Finally, the appellate court observed that both the user’s memory of the incident and the expert’s conclusions were contrary to the manufacturer’s argument that the injury was caused by heavy recoil. Therefore, the court found that the central factual issue in the case—the cause of the user’s injury—still was in dispute, and that “the mismatch” between the user’s testimony and the expert’s theory of whether the cylinder was fully closed should not have precluded the admissibility of the expert’s opinion. Therefore, the court of appeals reversed the trial court’s judgment and remanded for further proceedings.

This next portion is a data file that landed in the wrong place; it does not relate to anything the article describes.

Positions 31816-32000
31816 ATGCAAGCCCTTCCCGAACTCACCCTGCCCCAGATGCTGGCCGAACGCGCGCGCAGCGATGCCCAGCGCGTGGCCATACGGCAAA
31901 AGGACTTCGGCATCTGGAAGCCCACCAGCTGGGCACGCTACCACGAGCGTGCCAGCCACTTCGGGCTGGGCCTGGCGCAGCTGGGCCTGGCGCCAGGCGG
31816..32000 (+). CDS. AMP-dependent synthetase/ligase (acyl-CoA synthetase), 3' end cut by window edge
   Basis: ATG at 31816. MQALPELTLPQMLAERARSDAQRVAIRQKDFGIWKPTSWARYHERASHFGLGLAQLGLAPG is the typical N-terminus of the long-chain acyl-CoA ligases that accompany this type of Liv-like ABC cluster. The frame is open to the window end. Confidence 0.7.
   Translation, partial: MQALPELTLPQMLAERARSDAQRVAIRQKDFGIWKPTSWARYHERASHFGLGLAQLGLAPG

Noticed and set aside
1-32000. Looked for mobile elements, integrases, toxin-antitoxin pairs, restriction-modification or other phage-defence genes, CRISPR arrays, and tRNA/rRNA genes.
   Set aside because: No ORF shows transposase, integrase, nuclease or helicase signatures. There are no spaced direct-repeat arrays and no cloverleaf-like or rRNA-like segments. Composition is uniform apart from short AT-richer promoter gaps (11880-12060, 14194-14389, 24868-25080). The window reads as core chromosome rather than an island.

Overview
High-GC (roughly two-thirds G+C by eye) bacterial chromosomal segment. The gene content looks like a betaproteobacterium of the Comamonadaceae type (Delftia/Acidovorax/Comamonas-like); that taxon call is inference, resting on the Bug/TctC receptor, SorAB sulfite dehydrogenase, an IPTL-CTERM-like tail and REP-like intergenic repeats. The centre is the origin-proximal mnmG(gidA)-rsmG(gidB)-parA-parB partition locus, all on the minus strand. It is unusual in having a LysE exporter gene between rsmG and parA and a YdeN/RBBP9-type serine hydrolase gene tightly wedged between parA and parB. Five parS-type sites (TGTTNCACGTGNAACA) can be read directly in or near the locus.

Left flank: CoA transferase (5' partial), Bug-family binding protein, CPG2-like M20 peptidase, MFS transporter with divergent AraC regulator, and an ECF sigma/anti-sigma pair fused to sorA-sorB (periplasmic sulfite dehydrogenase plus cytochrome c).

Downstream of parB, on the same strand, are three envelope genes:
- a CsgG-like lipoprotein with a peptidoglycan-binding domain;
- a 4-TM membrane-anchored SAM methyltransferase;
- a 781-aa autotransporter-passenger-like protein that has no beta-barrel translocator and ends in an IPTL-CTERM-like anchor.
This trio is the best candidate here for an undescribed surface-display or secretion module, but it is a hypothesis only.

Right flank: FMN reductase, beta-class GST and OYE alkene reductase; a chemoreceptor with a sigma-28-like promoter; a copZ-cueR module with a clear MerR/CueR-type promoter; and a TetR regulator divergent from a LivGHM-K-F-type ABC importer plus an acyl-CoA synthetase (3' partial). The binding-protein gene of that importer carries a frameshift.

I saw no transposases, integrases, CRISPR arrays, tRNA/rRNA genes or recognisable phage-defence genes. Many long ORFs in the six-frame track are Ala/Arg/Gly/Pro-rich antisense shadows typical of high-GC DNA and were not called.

Dissent. Circuit Judge Damon Keith dissented, finding that the district court judge properly exercised his discretion in exercising his “gatekeeping duties” required under Rule 702 and Daubert when he excluded the expert’s testimony on the basis that it did not “fit” the facts of the case. Thus, he determined that the expert’s testimony did not satisfy the relevancy requirement under the federal rules of evidence.

The case number is 13-3597.

Attorneys: Brittany L. Lee for Mark D. Lee. Clem C. Trischler, Jr. for Smith & Wesson Corp.

Companies: Smith & Wesson Corp.